So I had to try a second time to catch the taste but knock down the heat to notable from unbearable. The trick this time would be to use milder chili peppers and more bell pepper. And it worked.

Slice up the chicken or pork and start cooking it in some olive oil and your favorite spices. Be sure to touch in some water to keep it moist and tender. Add the chorizo if you’re using it.

Slice up the Anaheim/poblano/green peppers, onion, and the other colored bell peppers, if you use them, into small strips. Start sauteeing them up in a separate with olive oil and water.  You can add spices to them too. Even some lemon or lime juice. I mean, I didn’t, but it sounds good.

If you cooked up the chorizo with the other meat, drain it all when it’s done. The chorizo I had was kinda greasy, and not only did I drain it but rinsed it. I figured I could make up the taste with spices, and I was right. Remember to put the meat back in the pan.

Throw in the two cans of chicken stock with the meat.

Remember, you’ve got those vegetables (actually, peppers are fruit, but we have the onion to hang our hat on) sauteeing still, right?  Don’t be afraid to brown them up. Now, at this point, based on experience, if the fumes from the peppers are climbing up your nostrils and trying to pull your eyeballs through your nose, you might be in trouble later on.

Start putting in spices into the chicken broth/meat mixture. Bring it to a boil. By this time, your vegetables (mostly fruit, okay?) should be nicely done up, and dump it into the pan as well.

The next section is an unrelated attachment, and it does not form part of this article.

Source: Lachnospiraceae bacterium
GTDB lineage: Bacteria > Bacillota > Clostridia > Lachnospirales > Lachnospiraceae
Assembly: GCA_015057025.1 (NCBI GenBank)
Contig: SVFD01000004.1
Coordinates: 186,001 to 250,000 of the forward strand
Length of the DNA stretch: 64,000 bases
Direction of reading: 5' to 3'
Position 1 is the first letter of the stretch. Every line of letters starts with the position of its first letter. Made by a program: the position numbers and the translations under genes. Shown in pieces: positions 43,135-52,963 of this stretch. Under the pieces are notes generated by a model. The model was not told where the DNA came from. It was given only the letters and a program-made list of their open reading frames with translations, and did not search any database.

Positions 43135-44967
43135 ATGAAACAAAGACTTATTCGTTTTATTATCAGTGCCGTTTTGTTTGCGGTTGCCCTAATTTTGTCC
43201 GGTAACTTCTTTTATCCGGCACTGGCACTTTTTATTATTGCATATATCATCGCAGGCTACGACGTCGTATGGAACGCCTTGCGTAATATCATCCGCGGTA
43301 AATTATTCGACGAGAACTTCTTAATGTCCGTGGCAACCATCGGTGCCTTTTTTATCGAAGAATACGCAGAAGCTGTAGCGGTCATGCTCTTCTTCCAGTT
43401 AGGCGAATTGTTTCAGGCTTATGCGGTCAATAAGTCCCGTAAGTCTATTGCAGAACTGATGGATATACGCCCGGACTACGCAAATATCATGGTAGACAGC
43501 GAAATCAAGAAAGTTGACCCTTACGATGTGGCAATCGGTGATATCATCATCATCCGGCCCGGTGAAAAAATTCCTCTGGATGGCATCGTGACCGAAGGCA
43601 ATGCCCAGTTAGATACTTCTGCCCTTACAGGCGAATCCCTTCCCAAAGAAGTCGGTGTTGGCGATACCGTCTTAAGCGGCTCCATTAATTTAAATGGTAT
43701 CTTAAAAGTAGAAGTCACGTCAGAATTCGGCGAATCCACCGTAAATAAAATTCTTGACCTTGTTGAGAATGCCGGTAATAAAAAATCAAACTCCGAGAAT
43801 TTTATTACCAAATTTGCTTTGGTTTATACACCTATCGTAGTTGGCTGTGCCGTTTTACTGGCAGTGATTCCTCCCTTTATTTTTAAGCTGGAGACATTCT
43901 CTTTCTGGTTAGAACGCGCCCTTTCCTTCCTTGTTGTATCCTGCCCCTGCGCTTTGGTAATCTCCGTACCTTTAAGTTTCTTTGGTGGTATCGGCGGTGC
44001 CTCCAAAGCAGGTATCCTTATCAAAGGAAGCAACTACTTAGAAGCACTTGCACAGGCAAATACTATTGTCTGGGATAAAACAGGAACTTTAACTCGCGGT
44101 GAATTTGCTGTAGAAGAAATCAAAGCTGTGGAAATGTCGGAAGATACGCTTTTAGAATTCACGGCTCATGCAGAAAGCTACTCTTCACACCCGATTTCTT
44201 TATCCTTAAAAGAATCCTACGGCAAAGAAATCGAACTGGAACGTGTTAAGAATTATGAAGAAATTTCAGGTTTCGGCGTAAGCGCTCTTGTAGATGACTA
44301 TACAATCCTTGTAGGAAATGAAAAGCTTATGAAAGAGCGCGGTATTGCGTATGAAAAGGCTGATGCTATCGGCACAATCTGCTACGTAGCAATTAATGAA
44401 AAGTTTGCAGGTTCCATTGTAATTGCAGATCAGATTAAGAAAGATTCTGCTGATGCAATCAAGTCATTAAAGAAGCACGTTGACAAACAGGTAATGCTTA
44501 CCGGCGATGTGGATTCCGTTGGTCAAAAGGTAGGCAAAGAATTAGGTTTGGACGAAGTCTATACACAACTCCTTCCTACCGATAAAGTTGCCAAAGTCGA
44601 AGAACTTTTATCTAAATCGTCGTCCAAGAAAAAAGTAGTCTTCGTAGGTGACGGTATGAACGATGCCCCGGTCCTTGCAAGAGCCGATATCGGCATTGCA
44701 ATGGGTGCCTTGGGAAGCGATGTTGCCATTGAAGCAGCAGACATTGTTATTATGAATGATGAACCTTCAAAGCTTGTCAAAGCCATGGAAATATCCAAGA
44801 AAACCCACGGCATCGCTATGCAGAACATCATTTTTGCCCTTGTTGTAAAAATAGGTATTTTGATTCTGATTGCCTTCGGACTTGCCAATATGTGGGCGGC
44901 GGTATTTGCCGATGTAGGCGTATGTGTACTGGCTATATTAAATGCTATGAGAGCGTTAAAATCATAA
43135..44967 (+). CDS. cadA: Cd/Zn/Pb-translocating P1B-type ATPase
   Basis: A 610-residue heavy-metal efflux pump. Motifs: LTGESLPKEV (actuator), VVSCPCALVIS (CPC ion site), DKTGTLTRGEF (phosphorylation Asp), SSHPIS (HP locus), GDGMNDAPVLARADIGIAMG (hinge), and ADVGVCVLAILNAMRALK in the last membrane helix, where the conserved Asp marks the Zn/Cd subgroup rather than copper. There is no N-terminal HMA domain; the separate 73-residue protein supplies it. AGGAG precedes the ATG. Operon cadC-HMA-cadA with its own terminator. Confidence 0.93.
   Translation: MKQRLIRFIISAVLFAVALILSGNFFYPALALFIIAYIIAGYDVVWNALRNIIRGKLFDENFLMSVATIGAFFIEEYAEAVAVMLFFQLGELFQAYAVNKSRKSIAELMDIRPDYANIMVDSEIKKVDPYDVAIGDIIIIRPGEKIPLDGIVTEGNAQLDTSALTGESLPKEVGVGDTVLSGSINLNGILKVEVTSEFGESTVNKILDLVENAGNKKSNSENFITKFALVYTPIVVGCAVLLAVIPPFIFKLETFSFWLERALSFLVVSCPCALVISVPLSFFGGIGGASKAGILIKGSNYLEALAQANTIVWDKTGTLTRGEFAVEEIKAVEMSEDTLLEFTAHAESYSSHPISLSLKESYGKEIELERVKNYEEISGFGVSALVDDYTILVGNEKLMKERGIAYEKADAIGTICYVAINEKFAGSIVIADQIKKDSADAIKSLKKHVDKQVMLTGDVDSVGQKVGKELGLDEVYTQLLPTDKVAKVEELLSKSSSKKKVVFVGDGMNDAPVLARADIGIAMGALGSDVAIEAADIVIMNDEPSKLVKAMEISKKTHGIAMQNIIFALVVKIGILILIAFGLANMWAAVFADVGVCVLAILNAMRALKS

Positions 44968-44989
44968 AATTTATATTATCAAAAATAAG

Slice up your tomatoes (also a fruit) into small chunks and dump them in, along with all the juices that gooshes out from the slicing. You’ll probably want to add at least a little water. Keep heating it up.

When it’s boiling, add the milk, and as things come to a boil again, whisk it to keep the clumps of milk down.

Taste it. It may need more spices at this point, because you might not be as fearless as your Grandpa when it comes to adding spices. However, if you have a palate like Grandma’s, you’re right to be cautious. So good for you. Here, have some more spice.

Add flour by sprinkling, a little at a time, to thicken it, and keep whisking. When it’s getting close to the right consistency, cover and let it simmer for a while.

I was aiming for green chili, but with the tomatoes and probably chorizo and probably the red-colored spices, it came out more red (hence the “Colorado” in the title). The Eldest Son came over to watch football, and I served him up a bowl. He is sometimes sparse with his praise, and he likes his food really spicy (I should’ve fed him the first batch), but he pronounced it “amazing,” which gratified me so much that I forgot about the crap he pulled on us when he was a teenager. For a second or two, anyway. And he turned down my offer of hot sauce. He said the balance was perfect and didn’t want to mess with it.

Grandma and I ate it later, and she pronounced it delicious, with the need for only about a fifth of the sour cream that she’d used on the previous batch.

So I have a new chili mix to add to my repertoire. That doubles my offering of tasty food!

— Grandpa